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Re: CIA & FBI, a marriage made in ___?

> From: Black Unicorn
> Uni: "I tend to find these sorts of incentives acceptable provided the grant
> of funds is not craftily calculated to make functioning competitively
> impossible, which today they often are.  Clipper is a prime example.
> It's not intended merely to incentivize makers to accept Clipper, but to
> drive other systems out of the market.  To me this is offensive
> regulation."
> To me this offensive interferance intended to prevent other makers from 
> creating the means which would prevent them from continuing to 
> interfere.  Regulation sets as a constant the terms, the conditions, 
> the degrees of what an entity within its jurisdiction  may do.  
> Interferance describes an action which the government takes against a 
> business which is not theirs to become involved with.  Neither of them 
> is very sporting.
> But anyway, providing incentives is also not a defensible business of 
> government.  It is still an attempt to determine in substitution of the 
> individual, what that individual shall find it agreeable to do.  See 
> _Blanc Weber vs Black Unicorn_Constitution & Contract (4/30/94)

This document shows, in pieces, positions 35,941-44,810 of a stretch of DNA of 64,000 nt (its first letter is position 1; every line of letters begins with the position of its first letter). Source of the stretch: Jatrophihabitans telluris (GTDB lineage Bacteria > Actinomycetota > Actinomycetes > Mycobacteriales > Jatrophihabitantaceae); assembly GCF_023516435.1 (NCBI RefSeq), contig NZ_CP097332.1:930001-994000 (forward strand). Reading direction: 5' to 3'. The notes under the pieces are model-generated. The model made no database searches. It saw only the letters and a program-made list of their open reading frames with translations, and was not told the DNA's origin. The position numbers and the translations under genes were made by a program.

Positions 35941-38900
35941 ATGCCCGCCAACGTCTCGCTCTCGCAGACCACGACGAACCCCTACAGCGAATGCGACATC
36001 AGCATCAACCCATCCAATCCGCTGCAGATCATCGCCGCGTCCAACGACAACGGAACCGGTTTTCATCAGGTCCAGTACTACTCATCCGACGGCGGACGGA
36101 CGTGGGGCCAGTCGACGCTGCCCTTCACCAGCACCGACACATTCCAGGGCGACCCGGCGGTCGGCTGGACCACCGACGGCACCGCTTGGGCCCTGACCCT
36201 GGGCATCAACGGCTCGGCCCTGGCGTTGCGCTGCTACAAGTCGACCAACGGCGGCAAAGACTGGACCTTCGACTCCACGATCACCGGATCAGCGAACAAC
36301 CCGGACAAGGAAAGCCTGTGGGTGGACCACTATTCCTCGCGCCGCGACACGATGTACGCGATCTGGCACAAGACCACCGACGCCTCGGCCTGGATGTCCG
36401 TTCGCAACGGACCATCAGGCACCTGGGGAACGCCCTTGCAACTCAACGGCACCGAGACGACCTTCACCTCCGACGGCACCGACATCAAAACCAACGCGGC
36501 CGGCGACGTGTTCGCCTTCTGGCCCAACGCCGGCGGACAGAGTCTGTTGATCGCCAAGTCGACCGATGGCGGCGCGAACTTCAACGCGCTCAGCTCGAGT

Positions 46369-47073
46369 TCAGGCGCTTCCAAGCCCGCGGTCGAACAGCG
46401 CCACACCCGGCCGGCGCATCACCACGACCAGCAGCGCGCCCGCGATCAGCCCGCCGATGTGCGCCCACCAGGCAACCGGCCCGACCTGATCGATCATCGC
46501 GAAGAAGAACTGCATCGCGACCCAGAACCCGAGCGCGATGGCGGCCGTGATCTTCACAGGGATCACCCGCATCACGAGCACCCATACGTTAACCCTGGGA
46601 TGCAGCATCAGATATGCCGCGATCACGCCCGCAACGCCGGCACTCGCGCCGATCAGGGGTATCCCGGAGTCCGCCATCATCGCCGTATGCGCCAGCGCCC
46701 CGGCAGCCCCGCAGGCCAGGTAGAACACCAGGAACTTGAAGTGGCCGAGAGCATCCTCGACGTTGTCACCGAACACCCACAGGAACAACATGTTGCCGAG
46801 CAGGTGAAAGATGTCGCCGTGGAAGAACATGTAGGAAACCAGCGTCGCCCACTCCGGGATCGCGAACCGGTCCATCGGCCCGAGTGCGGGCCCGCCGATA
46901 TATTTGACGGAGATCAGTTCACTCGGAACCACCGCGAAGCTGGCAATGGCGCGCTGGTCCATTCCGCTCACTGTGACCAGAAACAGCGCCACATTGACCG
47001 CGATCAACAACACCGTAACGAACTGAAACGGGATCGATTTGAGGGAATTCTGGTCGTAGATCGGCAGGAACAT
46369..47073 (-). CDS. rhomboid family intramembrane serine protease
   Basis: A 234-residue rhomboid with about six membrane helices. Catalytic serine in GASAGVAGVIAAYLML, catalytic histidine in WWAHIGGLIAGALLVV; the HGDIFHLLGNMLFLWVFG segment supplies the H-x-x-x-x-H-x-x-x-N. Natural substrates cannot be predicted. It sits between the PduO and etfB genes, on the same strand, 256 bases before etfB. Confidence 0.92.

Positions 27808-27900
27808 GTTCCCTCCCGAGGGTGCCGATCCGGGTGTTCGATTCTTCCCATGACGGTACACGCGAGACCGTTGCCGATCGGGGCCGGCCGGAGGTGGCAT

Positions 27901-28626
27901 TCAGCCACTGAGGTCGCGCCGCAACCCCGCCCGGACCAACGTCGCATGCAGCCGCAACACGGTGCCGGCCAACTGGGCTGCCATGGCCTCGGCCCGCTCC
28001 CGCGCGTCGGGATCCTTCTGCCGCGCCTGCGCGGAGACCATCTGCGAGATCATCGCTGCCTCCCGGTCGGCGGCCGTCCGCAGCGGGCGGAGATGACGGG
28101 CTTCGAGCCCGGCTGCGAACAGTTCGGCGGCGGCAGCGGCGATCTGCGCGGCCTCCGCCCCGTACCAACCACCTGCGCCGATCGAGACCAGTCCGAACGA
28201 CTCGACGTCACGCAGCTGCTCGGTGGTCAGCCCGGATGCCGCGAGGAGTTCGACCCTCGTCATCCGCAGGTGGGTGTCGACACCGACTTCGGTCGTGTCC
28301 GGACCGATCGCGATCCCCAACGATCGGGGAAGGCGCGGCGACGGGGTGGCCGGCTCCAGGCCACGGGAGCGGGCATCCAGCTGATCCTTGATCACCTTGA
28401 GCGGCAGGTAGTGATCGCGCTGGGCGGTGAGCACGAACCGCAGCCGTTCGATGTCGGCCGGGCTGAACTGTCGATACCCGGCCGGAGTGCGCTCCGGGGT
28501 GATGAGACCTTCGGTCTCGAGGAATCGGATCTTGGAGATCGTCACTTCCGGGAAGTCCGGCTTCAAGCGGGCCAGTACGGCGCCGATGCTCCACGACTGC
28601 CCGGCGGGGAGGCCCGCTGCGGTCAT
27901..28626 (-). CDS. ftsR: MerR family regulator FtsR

> Uni:  "In the words of Judge Stone, "...threat of loss and not hope of gain is
> the essence of economic coercion."  _United States v. Butler_, 297 U.S.
> 1 (1936).  Unfortunately this is often taken to mean that as long as you
> frame the regulation as a conditional grant, it is constitutional. "
> Do you mean that this means, "as long as you're looking for a hand-out 
> it's okay"?
> This would depend upon just how dependent the citizens are who would be 
> involved or affected by the "threat" of that loss.
> To the government threat of a withdrawal of its largess.......my 
> attitude would say, go ahead  -   make my day!
> As to what coercion is:   it is not what someone tries to influence you 
> to do after you are already in the klinker, but that which persuaded 
> you to allow them to put you into it in the first place.
> Blanc